I agree with the other guys playing other style are a big part of learning new fills and sounds on a kit. If you dont see yourself sitting down to practice another style. Why not take songs you already know or songs you jam on and find new fills or a different beat that could go along with it. Not only will it just give your creative side a new way to make a whole new sound but it will go further in your playing.
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Jamell
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Post Wed Dec 13, 2006 1:32 pm

Practice all your rudiments, get a rudimentry sheet from guitar center and get them 100% solid, make it so you can read music perfectly, you know, expand your ideas. :roll:
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Post Wed Dec 13, 2006 1:44 pm

I think I understand what you are saying, you've hit that point that you aren't really playing anything new when you drum and the soul of your playing seems to be lacking. I think if you want to take lessons if you go around your local music shops they should be able to direct you towards teachers that have the experiance of getting poeple like yourself out of the rut they are in. If this isn't possible you might want to take a lesson from many of the great drummers of the world and start by thinking about where you want to take your drumming, if you start practicing without a clear idea of what you are trying to achieve you'll just be wandering around without ever feeling like you've accomplished something and you'll also experiance a much slower rate of improvement. By reaching these goals its likely that with your new abilities you'll more easily stumble across more ideas and encounter less trouble with figuring out where you want to take your drumming.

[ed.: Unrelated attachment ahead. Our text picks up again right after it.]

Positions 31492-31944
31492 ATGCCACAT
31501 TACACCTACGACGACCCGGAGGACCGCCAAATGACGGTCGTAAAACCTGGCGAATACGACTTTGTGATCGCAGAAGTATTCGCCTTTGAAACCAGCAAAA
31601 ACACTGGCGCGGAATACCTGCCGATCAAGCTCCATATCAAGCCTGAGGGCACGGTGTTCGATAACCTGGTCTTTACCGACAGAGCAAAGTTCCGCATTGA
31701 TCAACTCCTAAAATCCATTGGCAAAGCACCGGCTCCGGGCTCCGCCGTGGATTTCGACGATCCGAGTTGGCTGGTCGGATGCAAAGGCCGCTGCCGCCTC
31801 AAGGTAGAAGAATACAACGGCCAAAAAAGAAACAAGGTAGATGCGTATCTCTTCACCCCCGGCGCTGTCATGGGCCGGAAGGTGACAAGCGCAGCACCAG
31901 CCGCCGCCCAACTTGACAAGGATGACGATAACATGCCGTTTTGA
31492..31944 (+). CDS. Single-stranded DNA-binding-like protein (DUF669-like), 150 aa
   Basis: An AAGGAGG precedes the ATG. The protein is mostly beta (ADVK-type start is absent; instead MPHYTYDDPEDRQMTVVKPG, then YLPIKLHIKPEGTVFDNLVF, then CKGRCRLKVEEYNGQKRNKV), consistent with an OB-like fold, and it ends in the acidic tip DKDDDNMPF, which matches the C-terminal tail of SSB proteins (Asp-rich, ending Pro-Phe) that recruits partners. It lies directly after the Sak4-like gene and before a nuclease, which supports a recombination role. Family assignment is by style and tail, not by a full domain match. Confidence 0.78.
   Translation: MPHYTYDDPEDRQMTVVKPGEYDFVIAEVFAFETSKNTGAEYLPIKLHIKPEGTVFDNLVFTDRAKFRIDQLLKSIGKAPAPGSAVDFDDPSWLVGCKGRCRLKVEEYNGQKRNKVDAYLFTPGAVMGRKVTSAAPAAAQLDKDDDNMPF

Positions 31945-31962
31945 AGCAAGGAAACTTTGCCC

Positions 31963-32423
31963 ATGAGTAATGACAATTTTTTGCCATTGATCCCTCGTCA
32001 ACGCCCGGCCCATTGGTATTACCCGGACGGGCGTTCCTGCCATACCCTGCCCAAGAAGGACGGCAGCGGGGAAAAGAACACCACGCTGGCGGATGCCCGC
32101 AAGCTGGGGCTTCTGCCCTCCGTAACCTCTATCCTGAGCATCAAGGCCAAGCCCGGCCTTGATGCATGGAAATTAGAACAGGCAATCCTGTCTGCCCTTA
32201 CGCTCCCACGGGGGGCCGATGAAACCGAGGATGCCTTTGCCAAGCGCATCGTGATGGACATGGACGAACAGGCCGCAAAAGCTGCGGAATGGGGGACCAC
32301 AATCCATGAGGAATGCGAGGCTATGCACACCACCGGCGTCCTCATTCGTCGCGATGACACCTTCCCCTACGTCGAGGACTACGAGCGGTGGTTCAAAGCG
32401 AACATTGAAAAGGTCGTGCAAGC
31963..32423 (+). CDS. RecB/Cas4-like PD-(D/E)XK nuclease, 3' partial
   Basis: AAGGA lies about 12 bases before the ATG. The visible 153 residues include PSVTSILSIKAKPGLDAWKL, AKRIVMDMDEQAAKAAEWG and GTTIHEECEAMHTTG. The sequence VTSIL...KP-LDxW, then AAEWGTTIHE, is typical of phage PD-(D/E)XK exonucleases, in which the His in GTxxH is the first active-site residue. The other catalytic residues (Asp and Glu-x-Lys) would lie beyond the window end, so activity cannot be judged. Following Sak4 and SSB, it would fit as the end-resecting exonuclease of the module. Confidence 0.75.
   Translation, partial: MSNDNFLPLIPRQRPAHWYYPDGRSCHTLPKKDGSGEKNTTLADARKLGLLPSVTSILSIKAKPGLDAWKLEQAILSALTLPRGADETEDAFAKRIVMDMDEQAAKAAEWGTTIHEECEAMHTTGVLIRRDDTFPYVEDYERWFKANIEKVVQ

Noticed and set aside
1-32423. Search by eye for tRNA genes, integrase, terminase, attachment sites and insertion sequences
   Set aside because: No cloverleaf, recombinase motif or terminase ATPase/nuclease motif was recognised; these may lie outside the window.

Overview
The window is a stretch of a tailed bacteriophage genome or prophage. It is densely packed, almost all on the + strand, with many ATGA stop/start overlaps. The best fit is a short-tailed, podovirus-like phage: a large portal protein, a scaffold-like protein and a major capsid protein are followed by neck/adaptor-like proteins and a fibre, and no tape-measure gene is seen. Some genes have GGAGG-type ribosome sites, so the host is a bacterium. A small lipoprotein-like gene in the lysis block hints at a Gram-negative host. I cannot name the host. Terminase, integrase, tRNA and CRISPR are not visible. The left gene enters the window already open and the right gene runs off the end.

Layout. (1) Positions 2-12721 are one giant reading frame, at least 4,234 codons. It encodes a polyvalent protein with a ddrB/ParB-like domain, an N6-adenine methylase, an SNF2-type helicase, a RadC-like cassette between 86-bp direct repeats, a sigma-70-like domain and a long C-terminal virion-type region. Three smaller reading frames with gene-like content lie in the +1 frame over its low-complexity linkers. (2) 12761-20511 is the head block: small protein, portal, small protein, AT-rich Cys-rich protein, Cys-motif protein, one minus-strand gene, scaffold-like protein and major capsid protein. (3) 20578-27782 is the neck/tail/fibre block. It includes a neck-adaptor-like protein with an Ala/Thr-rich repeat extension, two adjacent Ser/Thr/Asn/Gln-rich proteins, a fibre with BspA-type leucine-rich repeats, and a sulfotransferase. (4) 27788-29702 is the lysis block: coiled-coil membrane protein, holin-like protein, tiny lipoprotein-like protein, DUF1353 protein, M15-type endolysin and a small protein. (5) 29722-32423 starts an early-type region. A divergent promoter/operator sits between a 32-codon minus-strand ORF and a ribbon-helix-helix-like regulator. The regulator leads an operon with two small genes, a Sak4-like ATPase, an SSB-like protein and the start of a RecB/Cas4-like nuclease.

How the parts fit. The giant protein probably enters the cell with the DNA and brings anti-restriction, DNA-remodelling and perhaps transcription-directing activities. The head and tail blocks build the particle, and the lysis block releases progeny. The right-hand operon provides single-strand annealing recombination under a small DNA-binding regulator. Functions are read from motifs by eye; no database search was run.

ilike2rock
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Post Wed Dec 13, 2006 7:50 pm

two things you can do

1. trying playing every thing to a click. youll have more than enough to keep u occupied if u dont already.

2. hybrid your kit and start thinking more melodic. watch some akira jimbo videos and become your own one man band.

the future of drumming lies in hybrid kits, as much as i hate to say it.
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zen_drummer
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Post Wed Dec 13, 2006 11:01 pm

top drummer wrote:The problem is that whereas some time ago I've always felt that I am improving now I don't feel that anymore, I feel more like I've reached a plateau and don't know what to do to develep further.


I think congratulations are in order here, because you're at a really important turning point, and it's a point MANY musicians reach, but relatively few get past it.

You're at the point where you should realize that the next differences will be the subtle ones. Now that you have the basics nailed down, you can focus on the fine points. This is the point where you can take drumming from the level of being just OK, and hone your craft to the point of being exceptional.

The first step was the just that... The FIRST step. So... what comes next?

Dynamics. REALLY study them. I mean REALLY REALLY study them. This is more than just being in balance with the other players around you... this is about getting them to follow you dynamically.

Try this:
The next time you jam with other players, force yourself to play quieter than the rest of them... almost to the point where they drown you out.... BUT, Play with the same feel and intensity that you would play at if you were playing louder. This is REALLY hard to do. No matter what the other players do, be below them in volume, but keep the same feel. (if you can) In essence, FORCE them to come down to your level. You'll make an important discovery here, and I'm not going to reveal what it is... but do try this... you'll be amazed at what you discover. (I repeat... this is a difficult and advanced technique, and do this at practice, not a gig)